Allan Gray Ltd., the largest manager of non-government investment funds in Africa, has increased its stake in Zenith and Access Banks.
The South African investor, based in Cape Town, is betting on Nigeria’s banking industry despite poor performances by the oil companies it depends on and widespread calls for the naira to be further devalued, reported Bloomberg yesterday.
Allan Gray’s Chief Investment Officer, Andrew Lapping disclosed the investment move in a February 10 interview in Cape Town.
He didn’t say how big the holdings are or how many shares his company had bought in each of the banks.
“We see a lot of value in Nigerian banks,” Lapping said. “Most people think they’re all going to zero because of the bad debts. We think they will survive” because high interest rates make the banks profitable and they have less debts to equity compared with European lenders, he said.
Trading data for the month of January showed that 232.210 million shares of Zenith Bank valued at N3.605 billion were traded. Last December, 224.007 million shares worth N3.234 billion were traded.
In the case of Access Bank, 264.230 million units of the bank’s shares valued at N1.789 billion exchanged ownership in January while 171.570 million shares valued at N953.045 million were traded in December.
Access Bank’s Chief Executive Officer, Herbert Wigwe said last month that the bank’s non-performing loans were expected to climb to “slightly below 3 per cent of total loans by the end of 2017”.
That compares with 2.1 per cent for the nine months through September.
The banking industry is under stress in Nigeria, where the economy was in a recession during 2016.
Non-performing loans escalated to almost three times the regulatory maximum and foreign investors are calling for authorities to boost flexible trading of the naira before putting more money into the country.
An oil price at half its 2014 levels, combined with sabotage and attacks on oil installations that have cut output, has limited dollar supplies in the country, which vies with Angola as Africa’s largest crude-oil producer.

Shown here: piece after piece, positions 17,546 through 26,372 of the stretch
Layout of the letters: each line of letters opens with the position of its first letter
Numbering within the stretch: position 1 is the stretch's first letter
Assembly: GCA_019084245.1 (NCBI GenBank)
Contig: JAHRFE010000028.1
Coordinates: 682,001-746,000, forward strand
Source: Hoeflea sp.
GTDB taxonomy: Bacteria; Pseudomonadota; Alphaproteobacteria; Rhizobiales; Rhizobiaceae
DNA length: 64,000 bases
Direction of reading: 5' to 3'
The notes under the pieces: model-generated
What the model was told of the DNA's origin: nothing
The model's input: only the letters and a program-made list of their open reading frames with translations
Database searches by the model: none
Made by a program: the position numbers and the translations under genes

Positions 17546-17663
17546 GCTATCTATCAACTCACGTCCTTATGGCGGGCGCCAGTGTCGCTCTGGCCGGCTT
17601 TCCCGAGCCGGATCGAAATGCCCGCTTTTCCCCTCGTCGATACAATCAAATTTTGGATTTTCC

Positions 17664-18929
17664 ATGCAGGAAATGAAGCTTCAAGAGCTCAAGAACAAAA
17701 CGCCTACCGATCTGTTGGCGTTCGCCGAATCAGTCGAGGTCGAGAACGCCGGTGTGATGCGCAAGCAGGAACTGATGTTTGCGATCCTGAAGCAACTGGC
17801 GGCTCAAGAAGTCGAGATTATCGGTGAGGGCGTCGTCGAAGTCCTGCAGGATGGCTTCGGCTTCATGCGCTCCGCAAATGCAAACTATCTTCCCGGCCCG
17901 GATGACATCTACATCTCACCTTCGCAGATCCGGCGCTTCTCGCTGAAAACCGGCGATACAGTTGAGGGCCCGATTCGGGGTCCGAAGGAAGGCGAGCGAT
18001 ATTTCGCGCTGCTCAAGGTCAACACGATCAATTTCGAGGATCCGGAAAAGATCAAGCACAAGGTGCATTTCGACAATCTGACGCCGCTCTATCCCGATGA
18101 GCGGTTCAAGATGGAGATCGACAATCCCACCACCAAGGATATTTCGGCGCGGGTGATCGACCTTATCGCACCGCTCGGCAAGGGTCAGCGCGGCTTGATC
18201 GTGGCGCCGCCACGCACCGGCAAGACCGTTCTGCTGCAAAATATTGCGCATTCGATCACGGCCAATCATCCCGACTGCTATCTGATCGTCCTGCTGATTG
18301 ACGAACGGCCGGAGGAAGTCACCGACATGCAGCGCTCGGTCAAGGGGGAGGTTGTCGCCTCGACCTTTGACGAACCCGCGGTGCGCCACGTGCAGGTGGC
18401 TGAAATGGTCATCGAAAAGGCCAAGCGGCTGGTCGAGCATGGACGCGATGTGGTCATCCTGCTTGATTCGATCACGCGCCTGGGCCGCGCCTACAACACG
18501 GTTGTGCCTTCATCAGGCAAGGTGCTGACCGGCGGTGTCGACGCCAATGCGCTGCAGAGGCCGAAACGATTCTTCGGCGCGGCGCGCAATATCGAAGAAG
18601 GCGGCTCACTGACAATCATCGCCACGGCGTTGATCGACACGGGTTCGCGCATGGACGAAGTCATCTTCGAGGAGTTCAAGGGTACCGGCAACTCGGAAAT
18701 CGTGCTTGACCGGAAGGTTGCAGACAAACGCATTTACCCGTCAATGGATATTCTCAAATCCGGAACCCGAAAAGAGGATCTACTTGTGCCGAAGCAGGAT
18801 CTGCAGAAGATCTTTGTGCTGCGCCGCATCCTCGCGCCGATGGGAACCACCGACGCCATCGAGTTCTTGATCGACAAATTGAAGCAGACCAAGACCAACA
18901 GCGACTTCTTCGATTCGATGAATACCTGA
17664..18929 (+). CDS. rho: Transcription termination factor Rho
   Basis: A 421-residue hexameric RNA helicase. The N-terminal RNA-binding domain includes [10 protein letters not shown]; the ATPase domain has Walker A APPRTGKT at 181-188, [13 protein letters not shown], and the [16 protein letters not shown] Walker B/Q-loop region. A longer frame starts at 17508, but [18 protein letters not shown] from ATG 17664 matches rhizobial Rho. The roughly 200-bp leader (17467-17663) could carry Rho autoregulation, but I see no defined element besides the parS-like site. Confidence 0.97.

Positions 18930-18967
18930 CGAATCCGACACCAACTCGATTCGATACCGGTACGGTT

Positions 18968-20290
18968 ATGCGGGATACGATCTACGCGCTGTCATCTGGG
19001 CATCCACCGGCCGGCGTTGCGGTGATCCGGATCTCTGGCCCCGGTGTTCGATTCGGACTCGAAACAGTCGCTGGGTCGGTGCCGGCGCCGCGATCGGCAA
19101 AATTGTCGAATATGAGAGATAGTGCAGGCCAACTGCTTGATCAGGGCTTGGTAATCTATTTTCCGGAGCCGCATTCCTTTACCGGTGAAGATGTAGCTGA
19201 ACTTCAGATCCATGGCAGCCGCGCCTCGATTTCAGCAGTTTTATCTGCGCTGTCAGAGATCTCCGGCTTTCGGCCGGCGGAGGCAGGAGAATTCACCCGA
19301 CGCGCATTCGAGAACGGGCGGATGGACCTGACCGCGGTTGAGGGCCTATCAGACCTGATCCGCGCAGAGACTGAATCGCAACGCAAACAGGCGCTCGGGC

The bad-debt ratio at Nigerian banks rose to 13.4 per cent last year. The naira was devalued in June and traded at 315.50 to the dollar by 6.53 a.m. in Lagos yesterday, while the unofficial, black-market rate was 507 naira to the dollar.
The official exchange rate should fall to 370 by the end of the year, Craig Metherell, an analyst at Avior Capital Markets Ltd. in Cape Town, said in a February note to investors. Investors are frustrated by central bank policies, he said.
“Dollar illiquidity and the inability to predict the central bank’s decisions remains a constant deterrent to dollar-based investors,” Metherell said. “While we argue that valuations look cheap, we find it difficult to justify investing new money given the current status quo.”
But Allan Gray isn’t the only investor that’s interested in Nigerian lenders.
Laurie Dippenaar, chairman of Johannesburg-based FirstRand Ltd., Africa’s largest bank by market value, said last month that it’s looking to buy a mid-sized bank.
Diamond Bank Plc, Sterling Bank Plc and Wema Bank Plc were among mid-sized Nigerian lenders that plummeted more than 40 per cent last year as the domestic economy performed the worst since the 1980s.
“Everyone thinks the naira is going to weaken, but I’m not so sure,” Lapping said. “The bad-debt problem can cure itself over time.”
Nigerian banks are also attractive because of their small size — in an economy that vies with South Africa as the continent’s largest — adds to their growth potential, while lending as a proportion of equity remains low at 3.5 times, Lapping said. Still, the industry’s exposure to oil remains a concern, he said.
Guaranty Trust Bank Plc, Nigeria’s biggest bank by value, has a market capitalization of N715 billion ($2.3 billion), Access Bank is valued at about N194 billion and Zenith at about N475 billion.
FirstRand, on the other hand, has a market value of 293 billion rand ($22 billion).
The Nigerian Stock Exchange Banking 10 Index has climbed 0.7 per cent this year as gains by Access Bank, Zenith, United Bank for Africa Plc and Fidelity Bank Plc helped compensate for losses in the other six members of the gauge.
“Maybe we’ve dug ourselves into a hole” by investing in Nigerian banks, Lapping said. “Even if it’s 50-50, going bust or going up, the upside is so much that it’s worth the risk.”
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